But lately I'm registering a disturbing trend with these characters: They all get raped. I don’t know why I didn’t notice before.

Why do men who create strong female characters always make them get raped?

The Girl with the Dragon Tattoo so graphically details horrible abuses to women that I began to wonder if the writer (and some readers) got a high from thinking about the torture of women. The movie is worse. I had to leave the room during those scenes. It's true, the female lead is smart and strong, and she gets vengeance. But I don’t know how anyone could leave that film thinking women were empowered.

I suppose the Ohio man who locked-up and raped three girls for ten years might have enjoyed the scenes in that book/movie. And since one in six women are sexually assaulted*, rapists are not so much an aberration as part of the norm. There were the high school students who undressed, raped, ejaculated on, and photographed an unconscious teenage girl while carting her from party to party. There's that rap song where the singer (Rick Ross) brags about giving a woman a drug and raping her while she's unconscious. On college campuses, as many as one in four women are sexually assaulted**. In my state of Nebraska, some third grade boys sexually assaulted an eight-year old classmate on the school playground. The list goes on and on.  I could write for an hour and not record all the sexual assault stories that have happened in this year alone.

I could probably write all day and not have time to document the sexual assaults occurring in the military. The Air Force official in charge of its sexual-assault prevention program is arrested for attacking a woman in a parking lot and the military's response is to "retrain" the men. Weird, because I wouldn't think men need special training in not attacking women. Shouldn't they just know? Like the way they know not to rob liquor stores or step in front of a moving car?

Obviously, something in our culture is teaching boys and men to rape. Is it simply the belief that women are less valuable than men? Is there a male rage that can only be relieved by hate crimes against women? Rape is an act of violence. Who is teaching our boys and men to be violent to women? Why do so many male writers view rape as a rite of passage for strong women?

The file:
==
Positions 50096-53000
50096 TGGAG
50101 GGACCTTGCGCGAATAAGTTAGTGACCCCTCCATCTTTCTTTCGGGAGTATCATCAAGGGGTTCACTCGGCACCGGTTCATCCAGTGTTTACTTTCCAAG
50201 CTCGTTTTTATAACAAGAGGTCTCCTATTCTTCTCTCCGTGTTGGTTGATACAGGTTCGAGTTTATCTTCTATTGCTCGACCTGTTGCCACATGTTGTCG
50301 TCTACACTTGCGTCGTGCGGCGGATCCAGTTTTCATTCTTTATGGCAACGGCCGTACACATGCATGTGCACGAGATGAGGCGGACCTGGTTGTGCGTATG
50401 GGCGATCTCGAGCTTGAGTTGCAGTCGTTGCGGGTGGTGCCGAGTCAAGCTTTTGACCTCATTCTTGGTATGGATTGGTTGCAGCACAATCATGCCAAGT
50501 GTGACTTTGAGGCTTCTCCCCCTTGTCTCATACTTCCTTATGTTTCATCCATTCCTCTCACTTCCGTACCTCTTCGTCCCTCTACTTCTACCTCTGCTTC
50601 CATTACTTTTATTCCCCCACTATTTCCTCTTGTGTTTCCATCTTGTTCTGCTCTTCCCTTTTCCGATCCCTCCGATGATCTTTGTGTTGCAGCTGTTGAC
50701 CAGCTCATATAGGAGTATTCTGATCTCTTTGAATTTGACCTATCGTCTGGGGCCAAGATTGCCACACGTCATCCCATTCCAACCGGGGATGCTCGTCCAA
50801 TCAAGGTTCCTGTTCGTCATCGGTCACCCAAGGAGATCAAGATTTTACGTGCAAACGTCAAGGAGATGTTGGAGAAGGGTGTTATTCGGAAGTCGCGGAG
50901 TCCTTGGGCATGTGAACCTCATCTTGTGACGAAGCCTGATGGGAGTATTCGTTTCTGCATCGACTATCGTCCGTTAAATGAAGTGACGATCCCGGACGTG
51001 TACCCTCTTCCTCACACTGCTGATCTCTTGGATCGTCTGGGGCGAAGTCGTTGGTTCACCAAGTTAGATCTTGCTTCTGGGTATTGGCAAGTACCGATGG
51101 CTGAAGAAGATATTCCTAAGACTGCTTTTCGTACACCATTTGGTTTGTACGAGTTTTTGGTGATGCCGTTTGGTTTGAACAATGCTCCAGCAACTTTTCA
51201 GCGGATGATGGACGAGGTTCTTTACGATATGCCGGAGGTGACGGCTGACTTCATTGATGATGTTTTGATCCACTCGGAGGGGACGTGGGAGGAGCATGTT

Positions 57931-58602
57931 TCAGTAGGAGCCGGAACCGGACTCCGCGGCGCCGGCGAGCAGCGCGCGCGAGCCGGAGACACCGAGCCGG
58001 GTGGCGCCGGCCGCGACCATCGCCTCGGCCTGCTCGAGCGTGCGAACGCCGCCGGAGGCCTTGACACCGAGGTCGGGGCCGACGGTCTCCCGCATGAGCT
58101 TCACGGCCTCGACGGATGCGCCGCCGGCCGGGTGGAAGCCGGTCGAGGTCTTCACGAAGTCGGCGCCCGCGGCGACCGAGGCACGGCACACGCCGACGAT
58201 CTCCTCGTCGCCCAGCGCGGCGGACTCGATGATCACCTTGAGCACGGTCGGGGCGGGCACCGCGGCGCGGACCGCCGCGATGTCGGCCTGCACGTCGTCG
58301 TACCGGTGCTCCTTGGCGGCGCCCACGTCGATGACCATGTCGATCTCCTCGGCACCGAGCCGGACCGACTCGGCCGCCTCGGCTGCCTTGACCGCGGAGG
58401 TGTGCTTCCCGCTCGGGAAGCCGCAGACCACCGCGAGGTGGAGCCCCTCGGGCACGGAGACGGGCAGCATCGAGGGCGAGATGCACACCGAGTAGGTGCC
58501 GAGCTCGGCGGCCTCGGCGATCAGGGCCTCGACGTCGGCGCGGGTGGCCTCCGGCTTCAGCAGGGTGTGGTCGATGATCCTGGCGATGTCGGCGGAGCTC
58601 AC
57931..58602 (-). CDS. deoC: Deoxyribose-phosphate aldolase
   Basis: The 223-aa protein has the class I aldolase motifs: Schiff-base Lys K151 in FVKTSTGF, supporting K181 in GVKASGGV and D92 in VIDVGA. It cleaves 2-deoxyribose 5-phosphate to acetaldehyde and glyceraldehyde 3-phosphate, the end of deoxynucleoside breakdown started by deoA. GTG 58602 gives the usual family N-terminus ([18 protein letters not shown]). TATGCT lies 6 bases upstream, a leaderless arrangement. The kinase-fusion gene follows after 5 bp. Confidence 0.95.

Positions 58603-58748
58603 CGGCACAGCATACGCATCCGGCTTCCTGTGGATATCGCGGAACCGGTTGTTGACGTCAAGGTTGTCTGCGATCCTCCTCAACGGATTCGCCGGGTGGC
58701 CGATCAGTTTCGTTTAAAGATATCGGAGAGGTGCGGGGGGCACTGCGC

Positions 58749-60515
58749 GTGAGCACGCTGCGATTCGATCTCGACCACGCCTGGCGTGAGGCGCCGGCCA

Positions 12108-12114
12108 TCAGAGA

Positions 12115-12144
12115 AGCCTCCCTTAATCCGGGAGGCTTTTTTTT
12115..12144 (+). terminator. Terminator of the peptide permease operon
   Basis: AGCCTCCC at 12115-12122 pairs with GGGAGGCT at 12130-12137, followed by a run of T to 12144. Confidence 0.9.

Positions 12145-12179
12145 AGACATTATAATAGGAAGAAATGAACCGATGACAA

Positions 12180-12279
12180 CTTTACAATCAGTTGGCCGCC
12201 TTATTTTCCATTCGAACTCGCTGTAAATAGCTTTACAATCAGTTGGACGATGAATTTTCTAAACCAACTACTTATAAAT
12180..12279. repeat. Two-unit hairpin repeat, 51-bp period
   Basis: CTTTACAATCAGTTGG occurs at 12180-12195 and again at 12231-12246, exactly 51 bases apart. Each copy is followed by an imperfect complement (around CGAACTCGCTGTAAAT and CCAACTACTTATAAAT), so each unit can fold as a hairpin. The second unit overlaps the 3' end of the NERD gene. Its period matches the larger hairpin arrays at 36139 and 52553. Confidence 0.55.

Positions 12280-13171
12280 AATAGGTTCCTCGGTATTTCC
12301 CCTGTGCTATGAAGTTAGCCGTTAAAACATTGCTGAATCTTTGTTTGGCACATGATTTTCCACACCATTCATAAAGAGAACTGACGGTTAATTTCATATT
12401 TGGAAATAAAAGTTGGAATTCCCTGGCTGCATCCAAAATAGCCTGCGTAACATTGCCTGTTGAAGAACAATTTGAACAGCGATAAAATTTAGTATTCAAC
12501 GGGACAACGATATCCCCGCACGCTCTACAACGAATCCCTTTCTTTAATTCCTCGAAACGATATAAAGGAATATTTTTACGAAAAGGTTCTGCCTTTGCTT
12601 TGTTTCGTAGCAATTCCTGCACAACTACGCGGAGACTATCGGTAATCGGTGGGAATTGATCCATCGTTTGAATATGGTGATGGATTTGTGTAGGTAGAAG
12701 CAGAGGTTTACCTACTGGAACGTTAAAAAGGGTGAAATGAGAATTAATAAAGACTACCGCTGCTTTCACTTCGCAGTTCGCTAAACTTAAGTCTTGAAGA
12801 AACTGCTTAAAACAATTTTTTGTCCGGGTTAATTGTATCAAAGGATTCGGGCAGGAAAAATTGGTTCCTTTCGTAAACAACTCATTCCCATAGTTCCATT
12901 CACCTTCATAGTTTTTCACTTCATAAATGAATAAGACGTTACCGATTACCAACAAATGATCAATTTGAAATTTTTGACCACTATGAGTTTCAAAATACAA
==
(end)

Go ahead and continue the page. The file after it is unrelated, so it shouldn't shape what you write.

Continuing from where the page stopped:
So where does Hilary Clinton come into all this? Well, we know she is considering a run for president. I would like her to think carefully about her legacy. Barack Obama has shown us how ineffective a president can be. The GOP will devote themselves to blocking her like they do him. But they can't block the light from her international stardom. She could affect much more change taking on a single cause than trying to run our country. I'd like to see her take on that fight. I'm not alone. My blog on her speech about violence against women gets more hits than any other blog I've got. (And it's nothing but a transcript of her speech).

There are men running our country who believe that women can shut down rape sperm. Their brains are operating in medieval mode but that's who you have to deal with in government politics, apparently. Sadly, the president has little more influence than those politicians who seem proud of their ignorance.

Mrs. Clinton, I ask you from the bottom of my heart to forget about being president and make it your mission to wipe out violence against women, in our country and in the world.  I want a better world, not only for my son and daughter, but for all the children of the world. 

* According to RAINN (Rape, Abuse & Incest National Network) 1 out of every 6 American women has been the victim of an attempted or completed rape in her lifetime (14.8% completed rape; 2.8% attempted rape).
**According to the U.S. Justice Department's report The Sexual Victimization of College Women.